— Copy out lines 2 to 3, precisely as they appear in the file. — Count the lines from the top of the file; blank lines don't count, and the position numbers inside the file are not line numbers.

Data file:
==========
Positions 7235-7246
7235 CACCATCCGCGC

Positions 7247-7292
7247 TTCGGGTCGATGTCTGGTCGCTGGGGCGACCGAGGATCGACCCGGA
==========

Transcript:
7235 CACCATCCGCGC

Positions 7247-7292